Reactions: Jianjun Cheng
Jianjun Cheng is in the Department of Materials Science and Engineering, Chemistry, and Bioengineering at the University of Illinois at Urbana-Champaign, and works on synthetic polymeric biomaterials, self-healing polymers, nanomedicine for drug and gene delivery, and chemistry mediated in vivo targeting. Jianjun recently published a paper in Nature Chemistry entitled “Cooperative polymerization of a-helices induced by macromolecular architecture“.
1. What made you want to be a chemist?
I had very strong interest in making materials that can work and have cool functions. Since high school, I have also been fascinated by the versatility of organic chemistry. Choosing polymer chemistry and materials science as research directions is an obvious combination of these interests. I was very fortunate that I could build up my career based on my interests.
2. If you weren’t a chemist and could do any other job, what would it be — and why?
Probably some of kind of management work or as an entrepreneur, managing a large scale projects or many people to accomplish something big is challenging but would be very interesting. I often feel excited by important things that are not particularly easy to accomplish.
3. What are you working on now, and where do you hope it will lead?
I am working on an exciting but challenging project now to use small molecule sugar compounds to achieve in vivo cancer specific labeling and targeting. We have validated the concept and published our preliminary studies in Nature Chemical Biology in 2017. Developing this technology towards clinical application is something I hope to push forward in the next five years or so.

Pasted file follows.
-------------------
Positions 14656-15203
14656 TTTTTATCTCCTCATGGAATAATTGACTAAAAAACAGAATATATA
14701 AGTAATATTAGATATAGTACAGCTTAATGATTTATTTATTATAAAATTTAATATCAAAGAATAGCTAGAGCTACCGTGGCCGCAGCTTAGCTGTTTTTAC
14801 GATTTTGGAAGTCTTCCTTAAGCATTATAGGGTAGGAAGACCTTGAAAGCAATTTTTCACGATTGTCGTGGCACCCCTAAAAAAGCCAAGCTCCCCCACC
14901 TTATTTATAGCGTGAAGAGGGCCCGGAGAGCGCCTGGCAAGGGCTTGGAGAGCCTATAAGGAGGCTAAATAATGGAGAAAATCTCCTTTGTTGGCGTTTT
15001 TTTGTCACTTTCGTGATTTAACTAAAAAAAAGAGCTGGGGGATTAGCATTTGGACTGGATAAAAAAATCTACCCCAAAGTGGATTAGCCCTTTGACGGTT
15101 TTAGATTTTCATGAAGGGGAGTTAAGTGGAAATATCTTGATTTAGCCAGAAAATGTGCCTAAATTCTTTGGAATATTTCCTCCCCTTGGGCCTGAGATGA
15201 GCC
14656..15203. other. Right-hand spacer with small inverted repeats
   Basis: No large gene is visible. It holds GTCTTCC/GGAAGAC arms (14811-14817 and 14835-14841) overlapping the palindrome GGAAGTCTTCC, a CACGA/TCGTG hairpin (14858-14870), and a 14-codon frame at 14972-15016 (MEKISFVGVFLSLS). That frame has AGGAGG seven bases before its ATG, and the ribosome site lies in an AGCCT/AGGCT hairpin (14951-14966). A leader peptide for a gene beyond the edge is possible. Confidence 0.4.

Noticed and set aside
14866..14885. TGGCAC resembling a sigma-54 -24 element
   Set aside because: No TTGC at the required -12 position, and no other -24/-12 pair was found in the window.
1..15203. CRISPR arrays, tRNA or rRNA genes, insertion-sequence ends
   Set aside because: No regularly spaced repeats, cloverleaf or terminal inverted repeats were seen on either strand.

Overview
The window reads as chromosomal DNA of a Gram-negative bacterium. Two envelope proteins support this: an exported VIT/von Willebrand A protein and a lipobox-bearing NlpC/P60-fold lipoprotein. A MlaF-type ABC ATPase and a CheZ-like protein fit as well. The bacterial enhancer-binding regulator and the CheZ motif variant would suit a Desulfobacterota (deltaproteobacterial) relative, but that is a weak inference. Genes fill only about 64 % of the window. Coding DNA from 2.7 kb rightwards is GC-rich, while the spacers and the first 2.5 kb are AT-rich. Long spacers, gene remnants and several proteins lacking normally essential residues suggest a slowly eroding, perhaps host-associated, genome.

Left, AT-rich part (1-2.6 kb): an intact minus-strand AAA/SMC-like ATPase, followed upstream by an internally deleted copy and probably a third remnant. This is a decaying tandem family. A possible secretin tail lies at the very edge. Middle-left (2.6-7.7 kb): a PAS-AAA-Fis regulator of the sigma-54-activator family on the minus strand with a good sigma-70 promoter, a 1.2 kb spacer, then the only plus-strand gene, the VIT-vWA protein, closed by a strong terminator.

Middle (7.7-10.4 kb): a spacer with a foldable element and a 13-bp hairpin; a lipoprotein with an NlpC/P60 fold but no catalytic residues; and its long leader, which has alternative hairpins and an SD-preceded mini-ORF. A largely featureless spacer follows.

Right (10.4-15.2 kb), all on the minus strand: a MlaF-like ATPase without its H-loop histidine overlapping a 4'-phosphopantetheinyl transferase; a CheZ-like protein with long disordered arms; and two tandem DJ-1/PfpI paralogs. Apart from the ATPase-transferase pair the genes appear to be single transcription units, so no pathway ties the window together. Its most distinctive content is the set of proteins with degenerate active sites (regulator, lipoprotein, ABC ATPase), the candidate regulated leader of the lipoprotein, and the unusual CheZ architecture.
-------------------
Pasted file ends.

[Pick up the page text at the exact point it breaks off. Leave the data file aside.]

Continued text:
4. Which historical figure would you most like to have dinner with — and why?
Wallace Carothers, who invented nylon. He is one of the greatest polymer chemists ever and his work has changed the world.
5. When was the last time you did an experiment in the lab — and what was it?
About 7–8 years ago, trying to do ring-opening polymerization of N-carboxyanhydrides to make polypeptides.
6. If exiled on a desert island, what one book and one music album would you take with you?
Romance of the Three Kingdoms, a book full of imagination. The ancient Chinese novel contains tons of plots, many personal and military battles, over one thousand dramatic historical characters, and struggles and strategies of these three states to survive or to achieve dominance over a period of about 100 years. It is arguably the most widely read historical novel ever in China.
For music album, I particularly like the songs from Chinese rock stars Daolang and Wang Feng. Their songs have a ton of power, are very touching, and can go straight to your heart.
7. Which chemist would you like to see interviewed on Reactions — and why?
Prof. Haifeng Gao at the University of Notre Dame, a young, dynamic and highly respected polymer chemist. His “Chain-Growth Click Polymerization of AB2 Monomers for the Formation of Hyperbranched Polymers with Low Polydispersities in a One-Pot Process” work (Angew Chem 2015, 7631) is very elegant.